Living Bird Magazine
Pacific LoonGavia pacifica
- ORDER: Gaviiformes
- FAMILY: Gaviidae
Breeding Pacific Loons are dapper birds with soft gray heads and intricate black-and-white patterning on the back and neck. They nest on tundra lakes, where their far-carrying wails lend a haunting sound to the Arctic landscape. This is the most abundant of North America’s five loon species, and in winter they gather in large numbers in coastal waters, bays, and estuaries. Spring migration can produce one of the continent’s great wildlife spectacles, in which thousands of Pacific Loons, along with Red-throated and Common Loons, pass by for hours.More ID Info
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Pacific Loons are relatively easy to find on their namesake ocean from late fall (October) through spring (May). Far fewer are present in the height of summer. They forage near the coast and also into large bays, occasionally along larger rivers and lakes near the coast. During spring migration, scan from a headland with binoculars or a spotting scope to spot large, loose flocks (often of several loon species) moving northward. In winter, migrants sometimes turn up far from the coast in the Rocky Mountains, Great Plains, and even the Atlantic coast.
- Colimbo del Pacífico (Spanish)
- Plongeon du Pacifique (French)
- Cool Facts
- Although Pacific and Red-throated Loons are similar in size, the Pacific is about a third heavier. This helps Pacific Loons dive more efficiently (they are less buoyant), and enables them to catch fish at greater depths. However, the trade-off for being heavier is apparent when the two species take to the air! Pacific Loons need 30–50 yards of open water to run in order to take flight, whereas Red-throated Loons can spring into the air with little or no pattering. This permits Red-throated Loons to use much smaller nesting lakes than Pacific Loons, and it also gives them greater aerial maneuverability. Red-throated Loons are so agile in the air that they can hunt fish by sight, quickly turning and gliding down to the ocean when they spot prey.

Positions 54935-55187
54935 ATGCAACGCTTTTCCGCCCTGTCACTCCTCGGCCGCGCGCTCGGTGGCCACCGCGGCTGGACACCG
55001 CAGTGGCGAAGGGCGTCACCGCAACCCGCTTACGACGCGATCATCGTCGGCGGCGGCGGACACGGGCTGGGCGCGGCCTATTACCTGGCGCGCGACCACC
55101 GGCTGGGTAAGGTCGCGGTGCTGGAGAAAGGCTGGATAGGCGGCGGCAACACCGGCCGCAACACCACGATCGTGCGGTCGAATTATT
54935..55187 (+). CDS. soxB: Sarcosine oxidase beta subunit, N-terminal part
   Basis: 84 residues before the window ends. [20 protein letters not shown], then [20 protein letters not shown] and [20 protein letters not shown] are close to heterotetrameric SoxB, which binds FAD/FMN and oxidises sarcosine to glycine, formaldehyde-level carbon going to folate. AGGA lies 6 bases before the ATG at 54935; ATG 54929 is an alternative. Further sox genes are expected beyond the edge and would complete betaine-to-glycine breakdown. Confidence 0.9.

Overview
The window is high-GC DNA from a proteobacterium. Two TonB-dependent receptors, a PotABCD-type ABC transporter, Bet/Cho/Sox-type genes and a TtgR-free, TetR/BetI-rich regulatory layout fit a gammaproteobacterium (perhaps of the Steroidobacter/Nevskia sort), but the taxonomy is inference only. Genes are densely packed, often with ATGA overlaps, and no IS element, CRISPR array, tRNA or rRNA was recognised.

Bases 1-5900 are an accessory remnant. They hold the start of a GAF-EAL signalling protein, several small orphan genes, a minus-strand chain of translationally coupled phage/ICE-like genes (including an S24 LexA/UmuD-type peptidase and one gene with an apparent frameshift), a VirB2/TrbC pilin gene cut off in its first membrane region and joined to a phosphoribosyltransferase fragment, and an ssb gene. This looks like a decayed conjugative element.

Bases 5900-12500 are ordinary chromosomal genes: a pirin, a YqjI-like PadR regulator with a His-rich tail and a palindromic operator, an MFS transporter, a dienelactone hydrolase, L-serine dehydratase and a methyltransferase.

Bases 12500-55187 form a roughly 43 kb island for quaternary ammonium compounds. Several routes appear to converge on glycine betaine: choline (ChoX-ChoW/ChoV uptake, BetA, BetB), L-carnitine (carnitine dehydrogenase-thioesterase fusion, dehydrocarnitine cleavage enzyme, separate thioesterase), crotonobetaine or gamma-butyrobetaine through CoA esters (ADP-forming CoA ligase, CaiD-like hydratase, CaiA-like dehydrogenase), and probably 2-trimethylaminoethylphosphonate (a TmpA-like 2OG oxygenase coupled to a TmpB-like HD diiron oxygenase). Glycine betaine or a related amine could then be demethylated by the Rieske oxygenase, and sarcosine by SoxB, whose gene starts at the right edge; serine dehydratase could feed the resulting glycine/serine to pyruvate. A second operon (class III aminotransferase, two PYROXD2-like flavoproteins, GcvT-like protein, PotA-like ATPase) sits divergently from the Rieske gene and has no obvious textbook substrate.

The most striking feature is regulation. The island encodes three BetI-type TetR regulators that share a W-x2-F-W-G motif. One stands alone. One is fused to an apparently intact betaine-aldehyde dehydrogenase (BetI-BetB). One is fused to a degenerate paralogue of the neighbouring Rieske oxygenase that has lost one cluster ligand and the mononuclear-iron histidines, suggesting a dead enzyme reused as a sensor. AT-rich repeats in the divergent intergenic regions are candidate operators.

- The larger loons, Yellow-billed and Common, differ from the smaller Pacific and Arctic in the way they dive: the larger birds put the head in the water and tip forward, whereas the smaller species extend their necks and make a slight leap when diving.
- Pacific Loons are fast fliers and can fly at 37 miles per hour.
- Like other loons, Pacific Loons have their feet positioned far back on their bodies. This makes them strong swimmers, but they can only barely walk on land and cannot take flight from land at all. They must flap and patter across 30–50 yards of open water to take flight.
- Pacific Loons are very territorial when breeding. In Alaska, scientists have even seen them perform threat displays at passing airplanes!
- Pacific and Arctic Loons are extremely similar and were formerly considered the same species. Where the two species meet in western Alaska and eastern Siberia, the Arctic Loon has a greenish patch on its throat. Arctic Loons from the rest of Eurasia have purplish throats, similar to those of Pacific Loons.
- Pacific and Arctic Loons in the waters off Japan in late winter work together, swimming under and around schools of sandlance (a small fish) and concentrating them into a tight ball. Japanese fishermen used to exploit this habit by fishing for sea bream that gather to feed on the sandlance. With such assistance from the loons, the fishermen sometimes earned a year's livelihood in February and March alone. As a result, the loons were worshipped as messengers from heaven. Now, this practice has ceased because of unexplained declines in loon populations, collapse of sea bream populations, and adoption of other fishing methods.